The default "Users" OU is listed as a CN. If you point to another root OU in your domain, you would use OU=<blah> instead of CN. You can also screw the CN/OU and pull everything from the domain as well by putting in just the DC parts.

Wednesday, September 26, 2012

powershell security warning

Microsoft being helpful again...

Security Warning
Run only scripts that you trust. While scripts from the Internet can be useful, this script can potentially harm your computer. Do you want to run <script>?
[D] Do not run [R] Run once [S] Suspend (default is "D"):

I thought this was related to the file path that was in the script so I started going down the path of disabling UNC Paths... this wasn't the issue.

  • Right-click the ps1 file and choose properties
  • Hey, hey! There's this obnoxious Security bit here at the bottom of the General tab:
    • This file came from another computer and might be blocked to help protect this computer. [Unblock]
    • Click Unblock
  • OK
  • Get back to work

Friday, September 21, 2012

Raw LUN maximimums

Just an interesting note that is probably no use to anyone.
Back in ESX 3.5 days, I had a workload request for a fileserver with a 6TB disk. Creating a VM with the OS on a VMFS LUN and then assigning a physical compatibility raw LUN of 6TB worked perfectly.

Later, upgrading to ESX 4.0 in that same environment had no issues with the raw 6T VM. This is where the config maximums stated that 2T-512b was the largest pRaw LUN. Shutting down the VM, storage vMotioning the OS to another datastore, all had no issues.

When I upgraded to ESXi 5.0, then we had issues. I wasn't able to vMotion the VM with the 6TB LUN to a 5.0 host in the cluster. We had to pause the upgrade for a week to find possible solutions and a downtime window for the fileserver.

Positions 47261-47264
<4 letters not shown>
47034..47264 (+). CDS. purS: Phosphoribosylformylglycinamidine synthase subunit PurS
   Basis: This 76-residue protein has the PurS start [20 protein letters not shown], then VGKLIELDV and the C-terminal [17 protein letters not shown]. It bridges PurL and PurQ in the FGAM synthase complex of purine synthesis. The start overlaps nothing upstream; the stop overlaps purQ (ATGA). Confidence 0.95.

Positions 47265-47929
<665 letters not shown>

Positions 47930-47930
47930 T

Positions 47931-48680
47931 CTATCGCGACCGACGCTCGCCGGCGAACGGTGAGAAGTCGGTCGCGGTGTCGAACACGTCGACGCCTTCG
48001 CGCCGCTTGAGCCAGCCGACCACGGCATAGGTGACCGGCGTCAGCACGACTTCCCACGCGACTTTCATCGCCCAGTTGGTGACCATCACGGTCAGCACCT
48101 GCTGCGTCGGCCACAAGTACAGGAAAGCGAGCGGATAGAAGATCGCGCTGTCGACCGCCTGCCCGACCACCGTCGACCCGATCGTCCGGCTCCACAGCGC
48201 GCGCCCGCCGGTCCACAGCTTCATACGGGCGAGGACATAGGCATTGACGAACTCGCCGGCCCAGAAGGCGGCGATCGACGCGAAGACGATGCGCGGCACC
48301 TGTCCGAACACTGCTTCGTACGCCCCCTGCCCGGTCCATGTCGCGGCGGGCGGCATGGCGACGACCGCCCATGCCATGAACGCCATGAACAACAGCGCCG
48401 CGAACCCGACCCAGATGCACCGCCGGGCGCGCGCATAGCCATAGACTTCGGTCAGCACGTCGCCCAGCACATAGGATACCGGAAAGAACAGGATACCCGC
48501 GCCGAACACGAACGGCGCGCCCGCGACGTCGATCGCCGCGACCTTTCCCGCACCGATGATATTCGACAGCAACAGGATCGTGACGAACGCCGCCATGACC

The fix?

Upgrade one of the existing VMFS3 LUNs to VMFS5. Shut down and power up the VM on ESXi 5.0. The config file for the pRaw disk automatically moved to the VMFS5 LUN and the world started turning again.

So a working but unsupported pRaw disk that went well beyond the maximum supported worked perfectly fine up until it was actually supported (under VMFS5) and needed to be massaged before working in 5.0.

I was reminded of all this when checking out the released 5.1 max guide. As much as a pain it was to memorize the key maximums for a VCP exam, knowing them offhand has been invaluable in conversations with new clients.

So, drink up the 5.1 maximums, you new consultants and VCP wannabes: Cheers

Tuesday, September 18, 2012

vCSA upgrade from 5.0u1b to 5.1

First try on upgrading to the new 5.1 appliance and a big fail with a filled destination 5.1 vCSA root partition. (( Upgrade that worked here ))

If you have configured remote syslog on your source appliance, this routes to a /new directory on the destination appliance during the upgrade (not /storage/log). Unlucky for us, VMware choose not to have this /new directory with it's own mount point.